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Ecotoxicological information

Toxicity to soil macroorganisms except arthropods

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Studies performed on earthworms using a hydrated salt of aluminium sulphate (and aluminium chloride hexahydrate) in addition to the standard soil containing kaolinite (Al2Si205(OH)) resulted in ecotoxicity at concentrations considerably lower than those found in top- and sub-soils (14 d LC50s around 300 mgAl/Kg dw at pH 3-4 and >1000 mgAl/Kg dw at pH4-6 and 6 week NOECs of 100 mg Al/Kg dw at pH 3.4 -7.3 for reproduction). The observed toxicity could not be related to extractible aluminium concentration as there was no difference between aluminium concentrations extracted from controls and treatments at pH 7.3. There were certain differences between treatment levels such as the addition of CaCO3 which was used to attenuate low soil pH further to aluminium treatment. It is therefore not clear whether the effects found can be directly attributed to aluminium toxicity.

Aluminium, its powders and salts are not classified for the environment. Under normal environmental conditions they are non-hazardous and may only become so when found in conjunction with physicochemical parameters at the extremes limits of aquatic environmental habitats (for example, pH below 6 together with very low DOC). Aluminum (Al) is the most commonly occurring metallic element, comprising eight percent of the earth's crust (Press and Siever, 1974) and is therefore found in great abundance in both the terrestrial and sediment environments. Concentrations of 3 -8% (30,000-80,000 ppm as Al) are common. In a European wide survey by FOREGS (2006) the 50th percentile concentration of aluminium oxide in topsoil is 11% with approximately 1% of European topsoils containing less than 2% aluminium oxide. Thus large quantities must be ingested by terrestrial invertebrates (notably soil burrowers such as earthworms) without ecological consequences. The relative contributions of anthropogenic aluminium compared to the existing natural pools of aluminium in soils and sediments is very small and therefore not relevant either in terms of added amounts or in terms of toxicity. Based on these exposure considerations additional sediment and/or soil testing is not warranted. Summary table of results on earthworm toxicity studies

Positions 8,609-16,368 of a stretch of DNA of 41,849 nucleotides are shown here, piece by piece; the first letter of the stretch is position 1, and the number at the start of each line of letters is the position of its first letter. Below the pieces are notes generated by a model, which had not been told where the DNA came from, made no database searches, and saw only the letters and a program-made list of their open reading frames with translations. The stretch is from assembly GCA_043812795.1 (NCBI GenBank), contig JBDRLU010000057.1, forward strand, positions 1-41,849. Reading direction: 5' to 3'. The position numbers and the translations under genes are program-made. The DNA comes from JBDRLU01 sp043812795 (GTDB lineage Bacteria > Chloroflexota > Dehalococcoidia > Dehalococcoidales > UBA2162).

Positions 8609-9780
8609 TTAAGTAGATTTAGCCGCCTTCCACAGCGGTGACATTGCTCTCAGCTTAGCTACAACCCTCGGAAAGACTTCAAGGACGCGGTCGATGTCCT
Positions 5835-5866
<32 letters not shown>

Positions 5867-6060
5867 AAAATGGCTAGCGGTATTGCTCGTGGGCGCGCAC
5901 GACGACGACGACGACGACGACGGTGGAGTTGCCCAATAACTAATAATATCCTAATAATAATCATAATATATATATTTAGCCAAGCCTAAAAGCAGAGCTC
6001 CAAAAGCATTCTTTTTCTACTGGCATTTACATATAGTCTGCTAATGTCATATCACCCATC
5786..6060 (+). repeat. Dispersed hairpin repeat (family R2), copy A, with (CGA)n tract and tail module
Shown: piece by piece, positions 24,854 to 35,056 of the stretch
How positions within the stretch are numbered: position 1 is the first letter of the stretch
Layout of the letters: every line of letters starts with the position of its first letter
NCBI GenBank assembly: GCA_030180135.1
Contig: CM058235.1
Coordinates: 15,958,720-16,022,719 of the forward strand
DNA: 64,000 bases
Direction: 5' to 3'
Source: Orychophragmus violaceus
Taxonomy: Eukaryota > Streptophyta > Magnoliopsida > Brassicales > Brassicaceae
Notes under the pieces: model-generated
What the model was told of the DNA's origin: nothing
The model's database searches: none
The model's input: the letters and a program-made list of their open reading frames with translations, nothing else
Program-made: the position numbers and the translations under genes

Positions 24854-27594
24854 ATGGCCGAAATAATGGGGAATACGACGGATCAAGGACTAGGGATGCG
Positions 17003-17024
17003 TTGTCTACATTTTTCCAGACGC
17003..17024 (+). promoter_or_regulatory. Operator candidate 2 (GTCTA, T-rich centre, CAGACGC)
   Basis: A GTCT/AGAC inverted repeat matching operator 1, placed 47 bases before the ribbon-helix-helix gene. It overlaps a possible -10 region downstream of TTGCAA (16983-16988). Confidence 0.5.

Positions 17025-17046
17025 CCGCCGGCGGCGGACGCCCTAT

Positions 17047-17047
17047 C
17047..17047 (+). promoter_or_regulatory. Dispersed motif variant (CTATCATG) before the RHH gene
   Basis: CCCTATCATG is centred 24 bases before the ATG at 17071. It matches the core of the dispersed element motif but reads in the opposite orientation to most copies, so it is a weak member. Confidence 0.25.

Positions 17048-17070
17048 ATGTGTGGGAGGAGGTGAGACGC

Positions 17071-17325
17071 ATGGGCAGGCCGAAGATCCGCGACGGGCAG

species

endpoint

set up

pH(KCl)

result (mg/kg dw)

 

Aluminum chloride

Eisenia andrei

LC50-14d

Artificial soil

3.3

4.4

6.7

316

359

>1000

 Al

Sulfuric acid, aluminium salt (3:2), octadecahydrate (CAS RN 7784-31-8)

)

Eisenia andrei

LC50-14d

Artificial soil

3.3

4.4

6.7

457

>4000

>4000

Al

Eisenia andrei

NOEC-42d

Artificial soil

3.4

100

Al